Geithner: It's too soon to end TARP

geithner-its-too-soon-to-end-tarpTired of TARP? It doesn't sound like it's going away just yet. Treasury Secretary Timothy gave Congress a strong signal Wednesday that the government's $700 billion bailout fund will survive beyond its initial expiration date at the end of this year.

Moving too soon to end the Troubled Asset Relief Program, the centerpiece of last year's efforts to rescue financial companies threatened by frozen credit markets, would threaten the economy just as it's showing signs of life again, Geithner said in testimony before the Senate Agriculture Committee.
"If you look at the U.S. financial system today, there are parts that are still very damaged," Geithner said, according to Reuters. "We have to be very careful to make sure we are not prematurely taking steps that would intensify those financial headwinds," he said.

The fund still boasts about $210 billion, and Geithner said that much of that money would probably be returned unspent. But while the time for a refund may be near, he suggested, it's not here yet.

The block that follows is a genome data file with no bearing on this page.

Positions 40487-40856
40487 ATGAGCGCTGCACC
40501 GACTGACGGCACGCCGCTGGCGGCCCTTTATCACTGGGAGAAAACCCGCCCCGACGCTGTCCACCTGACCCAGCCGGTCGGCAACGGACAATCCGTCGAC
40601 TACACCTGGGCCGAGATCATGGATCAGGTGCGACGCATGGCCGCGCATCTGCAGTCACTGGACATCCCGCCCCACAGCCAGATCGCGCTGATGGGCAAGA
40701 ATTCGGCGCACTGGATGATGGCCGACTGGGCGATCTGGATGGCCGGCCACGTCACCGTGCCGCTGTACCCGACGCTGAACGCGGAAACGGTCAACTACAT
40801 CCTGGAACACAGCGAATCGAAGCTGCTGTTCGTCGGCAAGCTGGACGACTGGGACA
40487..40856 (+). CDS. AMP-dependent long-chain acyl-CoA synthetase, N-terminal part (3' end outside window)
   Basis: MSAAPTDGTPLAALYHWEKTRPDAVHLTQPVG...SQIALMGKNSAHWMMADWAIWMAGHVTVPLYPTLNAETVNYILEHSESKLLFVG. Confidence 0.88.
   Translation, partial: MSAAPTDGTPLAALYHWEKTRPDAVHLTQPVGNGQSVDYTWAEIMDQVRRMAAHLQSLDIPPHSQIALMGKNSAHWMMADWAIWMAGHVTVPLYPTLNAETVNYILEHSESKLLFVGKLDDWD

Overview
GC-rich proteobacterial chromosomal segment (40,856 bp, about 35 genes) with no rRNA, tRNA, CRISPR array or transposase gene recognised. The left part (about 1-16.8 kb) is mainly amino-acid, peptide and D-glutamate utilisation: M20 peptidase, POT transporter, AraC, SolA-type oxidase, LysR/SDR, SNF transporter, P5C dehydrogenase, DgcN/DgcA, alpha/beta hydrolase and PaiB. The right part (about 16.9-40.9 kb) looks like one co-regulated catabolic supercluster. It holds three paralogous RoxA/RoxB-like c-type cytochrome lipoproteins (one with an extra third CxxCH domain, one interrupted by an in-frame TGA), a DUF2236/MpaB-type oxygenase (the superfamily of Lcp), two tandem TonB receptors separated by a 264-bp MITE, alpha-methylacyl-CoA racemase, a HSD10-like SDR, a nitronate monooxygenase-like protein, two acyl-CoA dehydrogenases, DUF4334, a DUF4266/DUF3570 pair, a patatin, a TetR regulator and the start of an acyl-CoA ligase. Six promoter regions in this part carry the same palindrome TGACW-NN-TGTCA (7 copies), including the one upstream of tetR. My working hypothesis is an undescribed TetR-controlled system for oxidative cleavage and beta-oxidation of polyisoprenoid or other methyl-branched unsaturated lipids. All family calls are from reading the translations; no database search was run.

"We are actually close to the point where I think we can wind down this program and stop making new commitments and put it out of existence," he said.

Though many of the TARP's most expensive moves came last year -- including bailouts of some of the biggest Wall Street banks, the giant insurer American International Group (AIG) and others -- a handful of community and regional banks are still tapping the program for the first time as they work to mend their bruised balance sheets.

Allowing the rescue fund to expire as scheduled at the end of this year could make it harder for those lenders to access the capital they need to stay afloat.

The end of TARP could also put Neil Barofsky, the special inspector general in charge of overseeing the fund's administration, out of a job. That, in turn, could put an end to some of the hardest-hitting investigations of exactly what went wrong during the financial crisis.

See, for example, Barofsky's report on how banks that did business with AIG were protected from losses with taxpayer money. The New York Times' Gretchen Morgenson, one of the best financial journalists around, called it "must reading for any taxpayer hoping to understand why the $182 billion 'rescue' of what was once the world's largest insurer still ranks as the most troubling episode of the financial disaster."

After Geithner's comments, it seems TARP hasn't yet run out of time.
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